Twins separated by outer space are no longer identical.
As part of NASA’s Twins Study, astronaut Scott Kelly was sent to space, while his brother Mark, also an astronaut, stayed on Earth.
NASA created the study to research how one year in space could affect the human body.
Researchers took biological samples from Scott before, during and after his mission and then compared them to Mark’s samples.
Preliminary results revealed that 7 per cent of Scott’s genes did not return to normal after his return to Earth two years ago.
NASA has learned that the formerly identical twins are no longer genetically the same, with Scott’s chromosomes lengthening during his time in space.
He also returned to earth five centimetres taller.
Around the time Scott returned, NASA spokesman Jeff Williams told CNN astronauts got taller in space as the spine elongated.
“But they return to pre-flight height after a short time back on Earth,” he said.
Scott’s cognitive performance was also slightly affected during the one-year mission, with NASA measuring a decrease in speed and accuracy compared to his brother once he returned.
NASA said that may have been due to re-exposure to Earth’s gravity.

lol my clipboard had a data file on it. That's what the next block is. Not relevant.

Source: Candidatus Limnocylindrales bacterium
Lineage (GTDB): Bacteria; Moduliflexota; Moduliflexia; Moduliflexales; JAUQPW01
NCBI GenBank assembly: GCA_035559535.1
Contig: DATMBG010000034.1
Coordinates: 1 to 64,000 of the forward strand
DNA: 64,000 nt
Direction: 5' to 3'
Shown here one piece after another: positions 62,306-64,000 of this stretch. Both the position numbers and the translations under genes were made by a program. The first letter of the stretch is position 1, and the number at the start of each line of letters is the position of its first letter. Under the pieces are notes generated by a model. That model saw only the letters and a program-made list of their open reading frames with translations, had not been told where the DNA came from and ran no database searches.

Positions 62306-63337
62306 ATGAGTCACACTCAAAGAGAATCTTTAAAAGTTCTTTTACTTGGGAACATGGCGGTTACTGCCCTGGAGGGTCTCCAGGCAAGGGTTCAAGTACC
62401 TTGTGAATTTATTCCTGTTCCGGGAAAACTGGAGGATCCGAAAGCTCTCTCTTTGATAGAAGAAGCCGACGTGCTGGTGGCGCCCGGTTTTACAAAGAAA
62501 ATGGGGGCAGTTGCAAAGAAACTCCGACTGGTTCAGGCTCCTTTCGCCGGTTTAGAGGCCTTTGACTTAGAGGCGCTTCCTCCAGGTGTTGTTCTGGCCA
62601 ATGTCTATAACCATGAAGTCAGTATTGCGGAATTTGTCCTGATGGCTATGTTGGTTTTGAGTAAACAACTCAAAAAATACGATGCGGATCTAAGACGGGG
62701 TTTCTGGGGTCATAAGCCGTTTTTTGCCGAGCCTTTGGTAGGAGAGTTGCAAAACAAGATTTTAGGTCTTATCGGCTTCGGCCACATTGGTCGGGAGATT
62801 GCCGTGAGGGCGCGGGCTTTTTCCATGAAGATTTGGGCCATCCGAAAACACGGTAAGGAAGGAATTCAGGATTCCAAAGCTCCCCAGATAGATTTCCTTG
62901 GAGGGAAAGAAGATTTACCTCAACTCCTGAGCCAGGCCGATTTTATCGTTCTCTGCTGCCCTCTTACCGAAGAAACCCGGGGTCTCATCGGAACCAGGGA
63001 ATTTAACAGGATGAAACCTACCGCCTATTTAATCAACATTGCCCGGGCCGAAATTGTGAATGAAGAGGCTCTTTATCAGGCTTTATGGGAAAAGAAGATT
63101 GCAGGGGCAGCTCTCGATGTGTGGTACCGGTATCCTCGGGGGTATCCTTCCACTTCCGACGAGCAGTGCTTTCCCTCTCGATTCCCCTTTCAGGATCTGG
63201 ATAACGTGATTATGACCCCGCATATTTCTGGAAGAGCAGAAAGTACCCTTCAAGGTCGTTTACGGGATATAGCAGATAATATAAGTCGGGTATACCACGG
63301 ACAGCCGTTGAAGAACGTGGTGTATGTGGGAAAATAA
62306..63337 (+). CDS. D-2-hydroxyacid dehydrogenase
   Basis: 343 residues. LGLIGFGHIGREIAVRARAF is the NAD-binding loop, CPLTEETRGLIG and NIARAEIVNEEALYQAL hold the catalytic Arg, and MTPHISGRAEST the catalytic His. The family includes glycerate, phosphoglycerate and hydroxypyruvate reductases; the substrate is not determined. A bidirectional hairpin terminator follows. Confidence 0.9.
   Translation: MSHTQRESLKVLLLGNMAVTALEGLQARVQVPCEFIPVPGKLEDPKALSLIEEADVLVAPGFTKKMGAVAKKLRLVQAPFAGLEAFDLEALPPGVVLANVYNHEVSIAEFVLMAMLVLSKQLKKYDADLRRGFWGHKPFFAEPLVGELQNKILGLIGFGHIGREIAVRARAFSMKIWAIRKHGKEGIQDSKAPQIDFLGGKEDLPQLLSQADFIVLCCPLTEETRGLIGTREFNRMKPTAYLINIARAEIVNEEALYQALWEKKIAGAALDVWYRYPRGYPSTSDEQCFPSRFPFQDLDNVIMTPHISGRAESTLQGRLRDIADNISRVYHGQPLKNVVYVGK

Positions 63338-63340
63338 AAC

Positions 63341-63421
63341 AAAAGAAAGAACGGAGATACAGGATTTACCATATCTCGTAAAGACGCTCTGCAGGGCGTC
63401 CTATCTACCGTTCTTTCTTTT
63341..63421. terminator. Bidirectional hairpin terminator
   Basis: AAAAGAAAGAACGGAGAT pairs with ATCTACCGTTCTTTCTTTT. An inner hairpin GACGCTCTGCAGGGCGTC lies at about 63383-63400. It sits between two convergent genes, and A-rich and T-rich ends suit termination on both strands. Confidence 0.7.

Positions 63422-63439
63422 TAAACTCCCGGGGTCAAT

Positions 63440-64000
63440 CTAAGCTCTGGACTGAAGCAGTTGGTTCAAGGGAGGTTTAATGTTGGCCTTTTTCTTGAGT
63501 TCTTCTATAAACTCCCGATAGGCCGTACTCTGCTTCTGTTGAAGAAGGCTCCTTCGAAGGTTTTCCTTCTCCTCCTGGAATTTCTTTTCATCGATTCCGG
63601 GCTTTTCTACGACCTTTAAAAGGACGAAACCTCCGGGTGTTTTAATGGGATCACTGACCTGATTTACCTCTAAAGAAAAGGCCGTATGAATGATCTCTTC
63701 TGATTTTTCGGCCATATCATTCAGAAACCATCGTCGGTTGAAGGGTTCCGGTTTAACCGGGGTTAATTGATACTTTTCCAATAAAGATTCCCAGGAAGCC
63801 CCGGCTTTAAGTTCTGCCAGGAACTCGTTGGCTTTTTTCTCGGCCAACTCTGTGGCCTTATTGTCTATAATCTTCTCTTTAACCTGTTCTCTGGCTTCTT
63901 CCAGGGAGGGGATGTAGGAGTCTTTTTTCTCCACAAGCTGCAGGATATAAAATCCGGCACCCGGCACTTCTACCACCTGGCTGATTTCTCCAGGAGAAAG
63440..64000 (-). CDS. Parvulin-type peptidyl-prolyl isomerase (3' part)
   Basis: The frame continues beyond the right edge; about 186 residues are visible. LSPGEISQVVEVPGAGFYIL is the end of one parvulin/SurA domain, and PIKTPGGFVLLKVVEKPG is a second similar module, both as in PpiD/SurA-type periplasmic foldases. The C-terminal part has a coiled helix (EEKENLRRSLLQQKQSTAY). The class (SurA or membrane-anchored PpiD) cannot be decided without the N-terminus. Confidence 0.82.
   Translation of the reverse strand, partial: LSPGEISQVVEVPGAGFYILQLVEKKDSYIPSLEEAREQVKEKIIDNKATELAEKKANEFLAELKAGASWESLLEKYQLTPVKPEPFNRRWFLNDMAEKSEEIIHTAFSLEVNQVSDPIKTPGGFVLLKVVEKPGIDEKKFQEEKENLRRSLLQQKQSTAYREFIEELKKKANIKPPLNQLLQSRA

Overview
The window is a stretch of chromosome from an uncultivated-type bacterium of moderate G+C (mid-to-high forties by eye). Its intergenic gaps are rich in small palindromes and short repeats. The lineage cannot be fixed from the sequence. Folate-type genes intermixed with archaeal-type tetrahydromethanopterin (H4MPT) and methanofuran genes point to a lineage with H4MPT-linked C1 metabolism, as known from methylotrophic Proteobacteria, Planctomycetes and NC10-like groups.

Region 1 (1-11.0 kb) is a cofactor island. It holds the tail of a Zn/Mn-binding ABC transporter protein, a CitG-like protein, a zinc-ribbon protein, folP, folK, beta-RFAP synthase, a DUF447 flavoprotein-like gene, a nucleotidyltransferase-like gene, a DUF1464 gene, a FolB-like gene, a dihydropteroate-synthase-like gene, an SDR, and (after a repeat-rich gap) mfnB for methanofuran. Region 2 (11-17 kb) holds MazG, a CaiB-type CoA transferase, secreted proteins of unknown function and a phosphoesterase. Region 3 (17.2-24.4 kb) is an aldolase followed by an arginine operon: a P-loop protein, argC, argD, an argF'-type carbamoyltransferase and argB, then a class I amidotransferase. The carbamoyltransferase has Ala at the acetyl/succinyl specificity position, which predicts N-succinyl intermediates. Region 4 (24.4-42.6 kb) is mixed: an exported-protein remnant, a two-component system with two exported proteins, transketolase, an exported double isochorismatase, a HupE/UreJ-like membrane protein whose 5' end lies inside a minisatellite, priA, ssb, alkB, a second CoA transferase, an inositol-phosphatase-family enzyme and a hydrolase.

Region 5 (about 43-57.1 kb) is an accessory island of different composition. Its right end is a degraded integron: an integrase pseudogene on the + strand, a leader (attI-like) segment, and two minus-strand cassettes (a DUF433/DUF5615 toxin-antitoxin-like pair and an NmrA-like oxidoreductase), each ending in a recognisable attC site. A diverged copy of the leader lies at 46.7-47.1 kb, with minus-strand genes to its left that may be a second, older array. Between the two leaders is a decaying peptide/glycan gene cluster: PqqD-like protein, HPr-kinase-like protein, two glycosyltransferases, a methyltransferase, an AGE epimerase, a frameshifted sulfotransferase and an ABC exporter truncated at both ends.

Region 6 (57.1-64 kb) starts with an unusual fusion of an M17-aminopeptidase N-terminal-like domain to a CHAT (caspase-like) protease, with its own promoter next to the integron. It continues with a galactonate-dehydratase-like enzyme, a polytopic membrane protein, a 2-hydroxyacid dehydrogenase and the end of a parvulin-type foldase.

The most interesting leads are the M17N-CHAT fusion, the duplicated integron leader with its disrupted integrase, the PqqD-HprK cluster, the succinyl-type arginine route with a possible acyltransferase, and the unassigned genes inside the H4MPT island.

Researchers measured metabolites, cytokines and proteins and found changes in the body could have occurred due to oxygen deprivation stress, increased inflammation and dramatic nutrient shifts.
Scott travelled 230 million kilometres during his mission, chronicling his journey with regular updates and spectacular pictures on social media.
Back on Earth, Mark posted about facets of his daily life.
Study to identify risks for astronauts
In a press release, NASA said some of Scott’s bodily changes returned to normal within hours and days of landing.
However, some changes persisted for six months.
“Researchers now know that 93 per cent of Scott’s genes returned to normal after landing,” NASA said.
“However, the remaining 7 per cent point to possible longer-term changes in genes related to his immune system, DNA repair, bone formation networks, hypoxia, and hypercapnia.”
The study was created to identify any risks space travel may have for humans.
Mark and Scott were the only identical twin astronauts in history.